Marine Litter on Henderson Island (East Beach)

The above photo was taken by John Salmon on uninhabited Henderson Island in June, 1997. There is an astonishing amount of garbage washed up on the shores of this otherwise pristine environ.

A study of this problem was done by T.G. Benton and the abstract of his article, "From castaways to throwaways: marine litter in the Pitcairn Islands", Biological Journal of the Linnean Society (1995) 56:415-422, is given below:

Pollution of the oceans by garbage is a serious problem. Worldwide, as many as 8 million items of garbage may enter the seas on a daily basis. These items may survive some time, drifiting in the oceans and give rise to other environmental problems such as causing hazards to wildlife (through ingestion and entanglement) before being washed ashore. Surveys of beaches on Ducie and Oeno Atolls in the Pitcairn Islands were compared with a similar survey on a beach in SW Ireland. The three beaches were similar in the density and major categories of garbage to be found, but differed in subtle ways. For example, the Pacific beaches had a greater proportion of bottles and buoys, whereas the Irish beach had a greater proportion of sweet wrappers and polythene bags. Although these remote islands may be thousands of miles from industrial centres their beaches are apparently as dirty as those in Europe.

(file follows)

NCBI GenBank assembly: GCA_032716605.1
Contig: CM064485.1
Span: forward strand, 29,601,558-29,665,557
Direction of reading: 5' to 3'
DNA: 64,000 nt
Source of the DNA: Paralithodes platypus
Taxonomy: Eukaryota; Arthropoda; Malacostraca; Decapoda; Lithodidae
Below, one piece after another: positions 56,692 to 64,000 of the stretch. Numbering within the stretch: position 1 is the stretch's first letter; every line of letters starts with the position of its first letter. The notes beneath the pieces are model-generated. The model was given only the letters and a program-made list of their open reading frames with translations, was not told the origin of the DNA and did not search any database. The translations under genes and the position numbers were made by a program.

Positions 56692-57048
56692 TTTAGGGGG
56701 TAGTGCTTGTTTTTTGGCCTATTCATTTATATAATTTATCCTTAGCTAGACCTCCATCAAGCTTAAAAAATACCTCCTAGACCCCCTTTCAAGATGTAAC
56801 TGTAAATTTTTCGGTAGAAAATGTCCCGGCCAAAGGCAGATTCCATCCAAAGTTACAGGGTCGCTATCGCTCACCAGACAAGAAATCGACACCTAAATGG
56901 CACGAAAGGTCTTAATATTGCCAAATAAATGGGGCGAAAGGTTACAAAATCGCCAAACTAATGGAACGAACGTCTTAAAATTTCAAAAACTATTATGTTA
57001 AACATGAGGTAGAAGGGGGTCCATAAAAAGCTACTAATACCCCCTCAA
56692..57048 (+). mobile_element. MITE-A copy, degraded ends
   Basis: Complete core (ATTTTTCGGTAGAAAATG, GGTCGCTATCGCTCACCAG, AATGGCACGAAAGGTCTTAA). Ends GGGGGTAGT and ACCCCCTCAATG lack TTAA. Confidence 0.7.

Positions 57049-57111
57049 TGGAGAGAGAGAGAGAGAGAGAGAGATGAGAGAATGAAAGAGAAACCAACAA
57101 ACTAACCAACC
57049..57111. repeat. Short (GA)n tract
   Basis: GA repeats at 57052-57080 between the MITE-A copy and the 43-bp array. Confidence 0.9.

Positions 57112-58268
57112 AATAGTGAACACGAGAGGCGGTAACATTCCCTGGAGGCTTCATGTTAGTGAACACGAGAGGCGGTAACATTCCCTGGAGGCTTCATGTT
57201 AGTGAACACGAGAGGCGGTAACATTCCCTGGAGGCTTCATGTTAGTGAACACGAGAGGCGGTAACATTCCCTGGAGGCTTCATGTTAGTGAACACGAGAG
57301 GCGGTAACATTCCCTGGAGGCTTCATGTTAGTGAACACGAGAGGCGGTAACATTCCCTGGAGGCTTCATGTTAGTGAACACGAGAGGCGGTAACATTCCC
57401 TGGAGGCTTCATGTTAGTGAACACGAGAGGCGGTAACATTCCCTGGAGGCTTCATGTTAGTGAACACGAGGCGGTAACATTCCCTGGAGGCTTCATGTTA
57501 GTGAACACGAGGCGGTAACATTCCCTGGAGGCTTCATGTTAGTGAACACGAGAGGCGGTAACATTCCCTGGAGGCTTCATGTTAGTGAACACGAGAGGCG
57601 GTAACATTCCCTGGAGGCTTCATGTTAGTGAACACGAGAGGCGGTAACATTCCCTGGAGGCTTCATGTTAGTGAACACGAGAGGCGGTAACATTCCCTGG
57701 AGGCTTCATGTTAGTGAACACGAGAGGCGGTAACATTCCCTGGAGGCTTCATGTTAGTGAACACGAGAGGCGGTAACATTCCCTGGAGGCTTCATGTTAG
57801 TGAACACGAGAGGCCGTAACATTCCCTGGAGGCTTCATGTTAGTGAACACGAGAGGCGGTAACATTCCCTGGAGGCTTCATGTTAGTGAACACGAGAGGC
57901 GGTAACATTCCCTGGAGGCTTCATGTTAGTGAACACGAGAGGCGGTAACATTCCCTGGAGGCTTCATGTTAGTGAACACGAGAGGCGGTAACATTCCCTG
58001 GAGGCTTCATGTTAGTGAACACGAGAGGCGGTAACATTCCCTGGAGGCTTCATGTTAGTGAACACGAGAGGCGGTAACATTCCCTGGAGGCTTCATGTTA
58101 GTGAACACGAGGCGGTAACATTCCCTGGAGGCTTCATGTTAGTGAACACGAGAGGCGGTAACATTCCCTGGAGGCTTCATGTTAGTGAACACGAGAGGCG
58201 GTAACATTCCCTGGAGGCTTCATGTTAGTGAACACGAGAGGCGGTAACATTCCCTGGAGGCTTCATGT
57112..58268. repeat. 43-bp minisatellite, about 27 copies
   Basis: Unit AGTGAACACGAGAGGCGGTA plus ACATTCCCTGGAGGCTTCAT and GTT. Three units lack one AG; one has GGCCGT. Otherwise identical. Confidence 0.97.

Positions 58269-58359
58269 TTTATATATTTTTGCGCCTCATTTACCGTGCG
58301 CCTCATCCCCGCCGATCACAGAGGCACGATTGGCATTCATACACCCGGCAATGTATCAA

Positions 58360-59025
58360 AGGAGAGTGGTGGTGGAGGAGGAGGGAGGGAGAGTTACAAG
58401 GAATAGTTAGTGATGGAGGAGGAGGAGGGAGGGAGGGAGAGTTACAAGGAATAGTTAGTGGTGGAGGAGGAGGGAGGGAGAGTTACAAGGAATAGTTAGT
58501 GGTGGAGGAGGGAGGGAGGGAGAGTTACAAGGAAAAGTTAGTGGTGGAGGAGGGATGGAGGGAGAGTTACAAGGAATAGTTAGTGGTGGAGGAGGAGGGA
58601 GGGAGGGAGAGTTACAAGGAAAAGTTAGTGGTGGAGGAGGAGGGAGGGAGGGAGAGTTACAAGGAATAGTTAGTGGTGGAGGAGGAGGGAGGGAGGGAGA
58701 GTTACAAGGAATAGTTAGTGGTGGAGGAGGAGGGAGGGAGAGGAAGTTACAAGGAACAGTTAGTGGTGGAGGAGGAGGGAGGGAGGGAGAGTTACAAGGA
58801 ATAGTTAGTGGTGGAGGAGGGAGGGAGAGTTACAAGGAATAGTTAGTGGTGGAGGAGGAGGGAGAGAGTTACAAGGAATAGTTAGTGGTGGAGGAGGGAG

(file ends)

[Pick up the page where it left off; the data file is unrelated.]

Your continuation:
Three more photos from 1997:


20 years later there is even more trash >>>> New York Times, May 16, 2017: A Remote Pacific Island Awash in Tons of Trash.

Exceptional and rapid accumulation of anthropogenic debris on one of the world's most remote and pristine islands study by Jennifer L. Laversa and Alexander L. Bond published in PNAS, Proceedings of the National Academy of Sciences.

For more info see the Global Marine Litter Information Gateway.


Lynn Garry Salmon <>{

Last updated: May 18, 2017